Out of the box, the 64GB drive is partitioned with Windows getting the lion’s share of the space (you end up with about 40GB of usable space on the Windows side). This makes sense, as Windows apps tend to take up far more space than Android ones.
I’ll start off by saying that I found the performance of Android to be vastly superior to that of Windows, which makes sense, as it’s an OS designed to run on tablets and other less powerful systems.
To test performance, we used the standard Antutu 3DBench, and it scored relatively well. It rated the CPU as mid to high-end, which means it can handle multitasking and large apps without issue.
For gaming it recommends running basic games and 3D games at low settings, and in our testing, that’s what we saw. For newer, 3D Android games, framerates were inconsistent, but they remained playable at all times.
Basically, you can play some games on this device well enough, but you shouldn’t expect it to be your primary gaming device. It’s a nice bonus to have, but the primary purpose is running media and basic work apps, and it does that well.
All the traditional Android features you’d expect are there including full access to the Google Play Store for apps, the web browser, and so on. Speaking of the web browser, we found that it performed quite well (especially when compared to the sluggish performance of the PC browser, as we’ll get to) and loaded pages quickly and efficiently.
In terms of real world usage, I found myself gravitating toward running Kodi most of the time, which performed well. It’s easy to install through Google Play. Between 1080p local videos and HD streaming, I never saw any slowdown.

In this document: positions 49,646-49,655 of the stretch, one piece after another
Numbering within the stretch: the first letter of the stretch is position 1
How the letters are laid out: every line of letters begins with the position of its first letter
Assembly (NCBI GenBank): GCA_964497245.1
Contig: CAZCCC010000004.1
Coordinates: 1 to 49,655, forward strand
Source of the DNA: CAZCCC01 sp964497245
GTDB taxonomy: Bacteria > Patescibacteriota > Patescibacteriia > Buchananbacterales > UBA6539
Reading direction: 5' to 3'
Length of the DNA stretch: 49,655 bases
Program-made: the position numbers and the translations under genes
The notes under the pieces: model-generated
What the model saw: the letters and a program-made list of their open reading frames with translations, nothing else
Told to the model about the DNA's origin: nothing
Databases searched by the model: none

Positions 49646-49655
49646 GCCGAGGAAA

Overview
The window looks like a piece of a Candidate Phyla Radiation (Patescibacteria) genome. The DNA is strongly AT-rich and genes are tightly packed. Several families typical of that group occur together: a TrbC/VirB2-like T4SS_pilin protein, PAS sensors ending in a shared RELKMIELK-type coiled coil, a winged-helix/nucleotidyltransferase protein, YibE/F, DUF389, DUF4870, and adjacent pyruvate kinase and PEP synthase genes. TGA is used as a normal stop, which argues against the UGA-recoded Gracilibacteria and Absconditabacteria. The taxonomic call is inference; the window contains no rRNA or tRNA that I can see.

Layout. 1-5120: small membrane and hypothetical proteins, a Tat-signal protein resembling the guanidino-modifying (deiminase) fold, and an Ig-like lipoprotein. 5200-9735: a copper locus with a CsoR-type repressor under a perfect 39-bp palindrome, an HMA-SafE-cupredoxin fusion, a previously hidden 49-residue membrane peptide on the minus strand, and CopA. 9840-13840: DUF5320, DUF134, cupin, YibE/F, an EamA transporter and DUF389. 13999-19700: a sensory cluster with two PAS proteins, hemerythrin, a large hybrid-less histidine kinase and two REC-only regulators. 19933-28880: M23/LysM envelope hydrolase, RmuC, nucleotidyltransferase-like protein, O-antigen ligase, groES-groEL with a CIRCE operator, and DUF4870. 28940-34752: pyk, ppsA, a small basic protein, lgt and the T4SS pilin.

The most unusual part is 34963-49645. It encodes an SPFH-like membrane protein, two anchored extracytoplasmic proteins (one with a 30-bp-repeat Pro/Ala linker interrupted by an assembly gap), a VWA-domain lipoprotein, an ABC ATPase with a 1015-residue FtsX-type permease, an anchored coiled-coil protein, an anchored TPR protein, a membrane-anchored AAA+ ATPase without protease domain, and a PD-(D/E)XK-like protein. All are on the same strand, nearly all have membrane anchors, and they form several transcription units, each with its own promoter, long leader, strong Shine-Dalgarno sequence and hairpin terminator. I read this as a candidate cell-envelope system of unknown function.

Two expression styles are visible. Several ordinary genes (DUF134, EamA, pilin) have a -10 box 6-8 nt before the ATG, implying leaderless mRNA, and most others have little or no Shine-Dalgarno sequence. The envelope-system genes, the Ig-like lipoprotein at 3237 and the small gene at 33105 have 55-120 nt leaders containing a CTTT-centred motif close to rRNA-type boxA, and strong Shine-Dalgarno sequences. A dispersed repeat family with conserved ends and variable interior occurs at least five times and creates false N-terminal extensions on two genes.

While running some unofficial addons, Kodi did crash. At one point, I ran into a loop where Kodi kept crashing at launch each time until I restarted the HiBox Hero. This only happened once, and in all other cases I was able to use it as my primary media center PC without any problems.
For all the praise I can throw to Android performance, Windows runs less smoothly. You can pretty much forget about running Google Chrome. For low end devices like this, Edge is definitely the browser to use if you want to get on the web in Windows.
However, even in Edge, running 1080p YouTube videos stuttered way too much for my liking. Fortunately, there are plenty of other ways to watch videos on the device. You can download and install Kodi, just like you would on any other PC, and it runs more or less the same as it does on Android.
For PC gaming, you can run the absolute basics and nothing more. Even less advanced games run at unplayable framerates. However, if you have a gaming PC in another room, you can use Steam In-Home Streaming to play games that way, and other than a bit of control latency that comes with playing games over a network, it works quite well.
For benchmarks on Windows, we used 3DMark and PCMark. The results were about what we’d expect: middling.
Using the PCMARK 8 Home Conventional 3.0 test, it scored a 1036, which is lower than a typical office PC from 2013. It scored decently for basic photo editing and video calling, but for casual gaming, it clocked in at about 6 frames-per-second, which is unplayable. Websites loaded quickly, as expected, and basic word processing was more than usable.
Our benchmark tests matched up with the results we found while just using the PC and putting it through its paces. It works well enough for most basic computing tasks, but it’s definitely slower running Windows 10 than Android.
All in all, this is a solid mini PC for the price, though it’s not perfect. Windows performance isn’t amazing when compared to Android, but when you look at it compared to other mini PCs in this range, it’s right on par.
It works great as a media player and for doing basic every day computer tasks. It won’t replace a high-end desktop by any means, but it’ll handle all of the basics with ease. Buy yours now for $130 from GearBest.com.
Buy it if you’re looking for a solid mini PC that can handle Android and Windows out of the box.